There are many more options with FTS: prefix matching, other languages, no language (no stemming or thesaurus), phrases with words in between ...

  • Well, mr. Erwin, I just read your response, and it seems that those 57.6k responses you've given have trained you well. Great response, great information. That information will keep me busy for a few days, ha. Cheers to databases! – michaelsking1993 Jan 15 '17 at 20:14
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    Cool. But 57.6k is my current reputation, not the number of responses I've given. :) – Erwin Brandstetter Jan 15 '17 at 22:05
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I think you'll get the maximum flexibility if you model your data with two tables. Whenever you need the whole story, you can just join them and aggregate the story lines using string_agg. I'm afraid I cannot help with the specifics of performing it within Rails (and its ActiveRecord model), but I think that find_by_sql will allow you to do it by writing the SQL sentence. If you prefer, it can also be done within ActiveRecord, although performance might be a bit worse. However, having the database do the aggregation is normally much more efficient.

When you just need to find specific sentences, your query will be much easier (and most probably more efficient), specially because you'll retrieve much less information.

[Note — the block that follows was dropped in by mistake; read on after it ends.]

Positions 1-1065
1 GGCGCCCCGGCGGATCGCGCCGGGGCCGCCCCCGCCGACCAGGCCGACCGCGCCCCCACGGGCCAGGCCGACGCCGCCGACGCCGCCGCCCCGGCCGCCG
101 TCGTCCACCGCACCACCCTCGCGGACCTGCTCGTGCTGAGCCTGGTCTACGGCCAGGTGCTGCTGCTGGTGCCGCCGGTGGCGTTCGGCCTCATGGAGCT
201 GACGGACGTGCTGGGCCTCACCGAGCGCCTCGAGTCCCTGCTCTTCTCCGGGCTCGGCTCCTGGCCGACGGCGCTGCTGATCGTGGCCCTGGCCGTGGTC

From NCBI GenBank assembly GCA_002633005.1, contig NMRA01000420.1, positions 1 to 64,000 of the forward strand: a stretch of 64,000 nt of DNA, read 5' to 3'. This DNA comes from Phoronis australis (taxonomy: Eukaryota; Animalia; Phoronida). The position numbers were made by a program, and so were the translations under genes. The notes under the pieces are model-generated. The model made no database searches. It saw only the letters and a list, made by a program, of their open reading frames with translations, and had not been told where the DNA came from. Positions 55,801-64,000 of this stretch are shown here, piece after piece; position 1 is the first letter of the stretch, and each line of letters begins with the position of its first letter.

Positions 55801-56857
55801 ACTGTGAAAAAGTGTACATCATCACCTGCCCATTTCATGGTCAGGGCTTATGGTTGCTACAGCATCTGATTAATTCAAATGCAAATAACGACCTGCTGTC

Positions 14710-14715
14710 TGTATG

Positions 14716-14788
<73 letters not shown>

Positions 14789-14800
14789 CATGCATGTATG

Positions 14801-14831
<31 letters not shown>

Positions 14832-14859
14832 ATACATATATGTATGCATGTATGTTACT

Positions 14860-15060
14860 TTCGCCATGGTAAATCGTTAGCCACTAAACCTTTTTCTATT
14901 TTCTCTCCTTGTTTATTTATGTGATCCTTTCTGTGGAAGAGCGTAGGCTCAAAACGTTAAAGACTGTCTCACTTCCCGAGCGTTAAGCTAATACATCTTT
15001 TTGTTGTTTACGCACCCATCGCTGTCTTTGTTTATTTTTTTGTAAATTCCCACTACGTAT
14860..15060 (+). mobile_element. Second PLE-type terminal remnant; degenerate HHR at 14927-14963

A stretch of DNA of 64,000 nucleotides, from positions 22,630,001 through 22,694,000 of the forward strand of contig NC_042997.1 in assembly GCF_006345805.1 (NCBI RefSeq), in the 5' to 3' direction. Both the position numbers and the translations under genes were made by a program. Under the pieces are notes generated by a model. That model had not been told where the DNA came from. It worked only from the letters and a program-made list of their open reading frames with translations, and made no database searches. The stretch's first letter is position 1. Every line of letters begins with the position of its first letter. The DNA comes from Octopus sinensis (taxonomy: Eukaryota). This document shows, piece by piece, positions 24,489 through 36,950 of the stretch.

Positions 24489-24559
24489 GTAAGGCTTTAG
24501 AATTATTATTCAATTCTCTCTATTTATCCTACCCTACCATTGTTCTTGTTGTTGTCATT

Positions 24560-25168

• Thanks! Is using a database query (sql) really that much more efficient than an active record query? Also, by "2 tables", where are you suggesting that I store the sentence strings? I assume you mean to store each sentence separately in its own row, attached to the story_id (and maybe with some sort of "line_number" field for sorting...?), but you might also be suggesting that I store it as a block of text and then extract the appropriate sentence from that text if there is a match found with a queried word or phrase. Not sure which way is faster or if it matters – michaelsking1993 Jan 14 '17 at 21:15
  • My idea is to have the stoy line (every sentence) in a separate row. Collecting all of them and aggregating (when necessary) is done more efficiently within the database. – joanolo Jan 14 '17 at 22:23
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I think the answer depends upon how you intend this application to be used.

If you intended it to be a collaborative editing tool. Or there was some significant advantage in searching for sentences then storing individual sentences would be beneficial. However that would add complications elsewhere. I would imagine the formatting and presentation of paragraphs would be difficult to get right. And the arrangement of sentences in a paragraph or chapters influence how a book is read and interpreted.

Alternatively you could store the entire text together along with its formatting. If a user searched for a keyword, you could substring the text and just display from the preceding and following full stops. In effect just filtering sentences that contain hits.